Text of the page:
Following the lead of President Nazarbayev’s speech (see Box 1), the study team interpreted the vision of Kazakhstan 2050 to reflect an ambition to join the ranks of the top 30 developed countries not only in terms of per capita income, but also in terms of a wider range of social, environmental and institutional achievements: a highly educated, gainfully employed, healthy and secure population; an efficient, sustainable and diversified energy sector; a green economy with clean air and water, resilient to the risks of climate change; a balanced, efficient and decentralized urban and regional economy; a diversified modern knowledge-based economy; a country open to and integrated with its neighbors and the world; and above all an effective, inclusive, transparent and accountable  economic and political institutional system.

Box 1: Kazakhstan 2050 – Excerpts from the Speech of President Nazarbayev on December 14, 2012

“By 2050 we want to have created a society based on a strong state, a developed economy with universal labor opportunities.

“By 2050 Kazakhstan must enter the top 30 club of most developed countries in the world.

“I am strongly confident that Kazakhstan citizens of 2050 represent a society of educated, free people speaking three languages. They are citizens of the world. They travel. They are open to new knowledge. They are industrious. They are patriots of their country.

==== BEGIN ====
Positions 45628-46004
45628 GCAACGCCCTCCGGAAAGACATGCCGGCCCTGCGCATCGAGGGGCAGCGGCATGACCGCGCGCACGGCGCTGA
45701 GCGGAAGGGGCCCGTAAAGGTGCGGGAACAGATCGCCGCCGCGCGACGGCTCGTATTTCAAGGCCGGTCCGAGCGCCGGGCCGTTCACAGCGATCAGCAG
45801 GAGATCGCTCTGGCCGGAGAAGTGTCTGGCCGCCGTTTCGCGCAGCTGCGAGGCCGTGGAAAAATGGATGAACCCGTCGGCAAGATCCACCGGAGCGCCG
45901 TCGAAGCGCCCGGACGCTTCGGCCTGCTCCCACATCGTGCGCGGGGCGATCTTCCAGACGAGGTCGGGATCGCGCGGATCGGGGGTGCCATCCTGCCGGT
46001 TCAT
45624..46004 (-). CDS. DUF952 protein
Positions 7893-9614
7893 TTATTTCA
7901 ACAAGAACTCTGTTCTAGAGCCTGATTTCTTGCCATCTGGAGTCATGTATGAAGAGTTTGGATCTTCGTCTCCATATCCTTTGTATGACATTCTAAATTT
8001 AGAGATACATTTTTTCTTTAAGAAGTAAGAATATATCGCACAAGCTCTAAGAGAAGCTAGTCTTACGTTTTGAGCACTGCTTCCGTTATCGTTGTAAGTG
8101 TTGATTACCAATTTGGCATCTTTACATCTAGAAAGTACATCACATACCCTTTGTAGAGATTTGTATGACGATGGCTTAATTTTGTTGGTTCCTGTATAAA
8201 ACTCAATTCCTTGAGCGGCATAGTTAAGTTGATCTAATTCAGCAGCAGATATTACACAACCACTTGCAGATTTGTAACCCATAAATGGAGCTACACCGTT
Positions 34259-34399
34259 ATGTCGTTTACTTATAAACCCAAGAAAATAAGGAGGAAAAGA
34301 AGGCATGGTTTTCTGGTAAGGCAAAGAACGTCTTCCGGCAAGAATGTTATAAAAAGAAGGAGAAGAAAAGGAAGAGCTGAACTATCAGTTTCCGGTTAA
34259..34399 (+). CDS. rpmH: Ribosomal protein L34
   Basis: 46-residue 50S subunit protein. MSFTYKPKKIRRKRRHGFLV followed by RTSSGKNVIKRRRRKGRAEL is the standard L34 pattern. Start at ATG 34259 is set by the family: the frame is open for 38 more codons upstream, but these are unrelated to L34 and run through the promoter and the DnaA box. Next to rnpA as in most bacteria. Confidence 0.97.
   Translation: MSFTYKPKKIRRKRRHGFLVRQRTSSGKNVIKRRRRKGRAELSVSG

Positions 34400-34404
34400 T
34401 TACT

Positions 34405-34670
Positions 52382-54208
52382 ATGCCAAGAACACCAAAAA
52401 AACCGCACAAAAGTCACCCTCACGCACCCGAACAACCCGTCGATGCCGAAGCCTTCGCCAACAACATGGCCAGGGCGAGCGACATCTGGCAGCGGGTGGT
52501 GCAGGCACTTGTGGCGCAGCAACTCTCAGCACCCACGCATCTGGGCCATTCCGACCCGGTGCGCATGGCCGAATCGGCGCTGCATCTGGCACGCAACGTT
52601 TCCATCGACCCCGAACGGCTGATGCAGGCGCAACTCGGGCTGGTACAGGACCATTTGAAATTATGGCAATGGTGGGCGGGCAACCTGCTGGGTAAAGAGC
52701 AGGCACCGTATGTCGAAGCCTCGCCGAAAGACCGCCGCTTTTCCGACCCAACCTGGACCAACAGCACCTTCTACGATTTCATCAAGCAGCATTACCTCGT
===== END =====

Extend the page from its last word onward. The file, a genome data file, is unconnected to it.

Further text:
“I am convinced that Kazakhstan of 2050 is a society of universal labor. It is a state with a strong economy, with everything devoted for a person. With a strong education, a great health care. With peace and serenity. With citizens who are free and equal, and the authority is fair. With supremacy of the Law.”

Key objectives on the path to achieve the vision

“We must work with dedication and inspiration, not losing sight of our primary objectives:

  • Further developing and strengthening statehood.
  • Transitioning to new principles of economic management.
  • Comprehensive support for entrepreneurship will be a leading force for the national economy.
  • Forming the new social model.
  • Creating modern and efficient education and health care systems.
  • Increasing accountability, efficiency and functionality of the state apparatus.
  • Setting adequate international and military policy that is responsive to the new challenges.”

The way forward